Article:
In this video Dr. Goldstein discusses how stress impacts the autonomic nervous system including differential sympathetic and sympathoadrenal responses.
Everybody knows what stress is. Nobody knows how to define it. By thinking in terms of integrative physiology, there’s a pretty straight forward definition of stress that comes about. What does stress have to do with the autonomic nervous system? Well, we’ve already talked about the “sotah” case, so we know there is some relationship between distress and adrenaline. One nice advantage of the integrative physiological approach is, you can define stress. It’s not easy to define stress without being completely circular – stress, that’s what causes stress. How do you know there was stress? Because, look at what happened. Well what if there wasn’t stress? Well then that wouldn’t happen. Well if it didn’t happen, why didn’t it happen? Because there wasn’t any stress, and so forth – circular. But with an integrative physiological approach there’s a way to define stress, it’s not hard. Stress is a condition. It’s a condition where there’s a discrepancy between the information that’s coming to the homeostat and the set point, and when the discrepancy drives an affect, that’s stress.
This is really key for understanding the blood pressure changes that occur during stress. I think because of higher centers such as in the hypothalamus being/having altered activity, the barostat basically gets reset. There’s a resetting, a resetting. You are going to a different curve. So, the blood pressure is higher, the heart rate is higher. Ordinarily because of the baroreflex, if the blood pressure goes up, the heart rate goes down. But not during distress, so this is what I think happens for instance in people who faint.
Now remember, Cannon taught that the sympathetic sympathoadrenal system functions as an emergency system to maintain homeostasis and it’s not correct. And there are examples where sympathetic noradrenergic system activity is going one way and sympathetic adrenergic system activity is going another way or at least there is a difference in activation of the two systems. So, for instance, we just talked about distress. Distress mainly involves adrenal medullary activation and whether sympathetic noradrenergic activation occurs kind of depends on which target organ you’re looking at.
When people faint, there’s a phenomenon that I described a long time ago now called sympathoadrenal imbalance. It just means that the increase in adrenaline is greater than the increase in norepinephrine. Suppose you go out in the cold – you have goose bumps and so forth, you turn pale – that’s from sympathetic noradrenergic system activation. What happens to adrenaline when you go out in a cold? Nothing really. This is an example of selective sympathetic noradrenergic system activation. So, you can have differential sympathetic noradrenergic and adrenergic responses. What that means is it’s not correct to just say that in stress you get your catecholamines pumping.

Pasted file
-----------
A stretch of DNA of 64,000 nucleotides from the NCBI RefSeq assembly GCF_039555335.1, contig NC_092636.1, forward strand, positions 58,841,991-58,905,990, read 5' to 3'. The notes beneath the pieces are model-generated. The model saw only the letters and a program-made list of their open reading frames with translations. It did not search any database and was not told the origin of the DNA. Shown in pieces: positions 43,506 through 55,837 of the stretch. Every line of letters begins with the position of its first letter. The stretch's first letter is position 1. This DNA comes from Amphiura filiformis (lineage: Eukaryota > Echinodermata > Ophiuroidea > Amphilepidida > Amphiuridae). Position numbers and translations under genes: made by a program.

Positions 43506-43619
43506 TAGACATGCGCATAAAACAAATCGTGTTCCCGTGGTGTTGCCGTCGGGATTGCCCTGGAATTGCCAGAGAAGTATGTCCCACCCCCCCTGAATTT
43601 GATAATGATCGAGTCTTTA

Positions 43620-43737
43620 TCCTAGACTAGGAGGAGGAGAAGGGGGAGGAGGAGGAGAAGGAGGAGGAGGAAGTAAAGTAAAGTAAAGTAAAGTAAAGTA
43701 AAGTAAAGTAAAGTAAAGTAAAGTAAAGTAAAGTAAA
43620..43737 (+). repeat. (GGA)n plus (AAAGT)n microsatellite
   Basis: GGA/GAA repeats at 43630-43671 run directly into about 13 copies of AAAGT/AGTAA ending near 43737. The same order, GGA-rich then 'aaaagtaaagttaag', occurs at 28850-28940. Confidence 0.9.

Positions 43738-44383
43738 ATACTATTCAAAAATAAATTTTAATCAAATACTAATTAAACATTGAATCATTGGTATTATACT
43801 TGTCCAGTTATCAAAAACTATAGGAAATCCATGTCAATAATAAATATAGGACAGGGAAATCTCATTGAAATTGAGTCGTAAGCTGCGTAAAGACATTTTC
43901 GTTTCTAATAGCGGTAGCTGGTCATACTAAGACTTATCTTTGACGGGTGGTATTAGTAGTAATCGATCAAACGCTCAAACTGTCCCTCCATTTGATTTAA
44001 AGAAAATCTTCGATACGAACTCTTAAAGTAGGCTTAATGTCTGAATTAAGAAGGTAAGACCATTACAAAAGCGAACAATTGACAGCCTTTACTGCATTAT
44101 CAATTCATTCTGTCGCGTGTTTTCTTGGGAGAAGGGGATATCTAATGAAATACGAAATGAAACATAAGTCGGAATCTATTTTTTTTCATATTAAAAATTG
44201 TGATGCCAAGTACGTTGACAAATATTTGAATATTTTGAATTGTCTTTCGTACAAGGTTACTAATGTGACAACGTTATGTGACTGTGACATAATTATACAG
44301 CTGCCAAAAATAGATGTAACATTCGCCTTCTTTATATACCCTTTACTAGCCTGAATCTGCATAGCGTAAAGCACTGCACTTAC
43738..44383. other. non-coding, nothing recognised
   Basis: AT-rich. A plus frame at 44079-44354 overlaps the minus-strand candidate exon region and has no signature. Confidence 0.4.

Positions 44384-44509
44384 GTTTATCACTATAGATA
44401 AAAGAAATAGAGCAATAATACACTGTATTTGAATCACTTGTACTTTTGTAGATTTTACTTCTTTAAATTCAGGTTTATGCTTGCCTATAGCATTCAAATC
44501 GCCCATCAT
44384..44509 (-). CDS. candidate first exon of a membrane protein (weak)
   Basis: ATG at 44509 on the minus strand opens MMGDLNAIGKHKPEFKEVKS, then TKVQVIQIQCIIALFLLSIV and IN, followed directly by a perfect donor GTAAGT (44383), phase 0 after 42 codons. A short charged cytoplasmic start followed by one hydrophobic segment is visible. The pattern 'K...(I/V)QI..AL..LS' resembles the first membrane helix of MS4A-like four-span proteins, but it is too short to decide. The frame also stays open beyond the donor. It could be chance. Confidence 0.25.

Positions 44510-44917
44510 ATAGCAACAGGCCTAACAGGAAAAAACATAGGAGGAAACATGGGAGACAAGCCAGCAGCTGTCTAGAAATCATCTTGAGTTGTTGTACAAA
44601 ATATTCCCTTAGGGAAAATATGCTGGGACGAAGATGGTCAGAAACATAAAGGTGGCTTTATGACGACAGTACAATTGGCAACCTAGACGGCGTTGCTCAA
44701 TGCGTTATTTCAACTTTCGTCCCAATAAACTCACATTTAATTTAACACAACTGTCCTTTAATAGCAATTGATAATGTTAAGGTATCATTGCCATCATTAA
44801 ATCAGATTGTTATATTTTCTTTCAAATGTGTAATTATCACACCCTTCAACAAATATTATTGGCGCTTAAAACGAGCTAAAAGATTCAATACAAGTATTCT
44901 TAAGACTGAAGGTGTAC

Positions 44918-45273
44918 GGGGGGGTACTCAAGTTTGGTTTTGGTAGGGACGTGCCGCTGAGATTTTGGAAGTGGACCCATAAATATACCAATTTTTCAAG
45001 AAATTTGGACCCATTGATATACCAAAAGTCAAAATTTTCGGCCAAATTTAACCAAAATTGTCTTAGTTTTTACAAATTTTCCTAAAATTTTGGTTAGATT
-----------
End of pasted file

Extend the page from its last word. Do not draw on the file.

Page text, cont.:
Oh! This is a direct illustration from Cannon’s work that explains the “sotah” story. Remember the blood of the cat that was exposed to a barking dog? He called it here “application of excited blood” and these are spontaneous contractions, gastrointestinal strip contractions, and you can see that the application of the excited blood…B here, right here, and F there…eliminated those contractions. So, that was the first demonstration of distress-induced adrenaline release by this bioassay.
Nowadays you can measure stress by measuring your skin temperature, right? You can have these stress test cards for instance. It’s really measuring the skin temperature. Adrenaline is very potent at constricting the blood vessels in the skin. I think that’s why people turn pale when they are going to faint. When the blood vessels are constricted then there is not much warm blood that’s making it to the skin surface so the temperature of the skin begins to approach that of the room temperature which is usually much lower and that’s the basis for the stress test card.
David S. Goldstein, M.D., Ph.D
Chief, Autonomic Medicine Section
NINDS, National Institutes of Health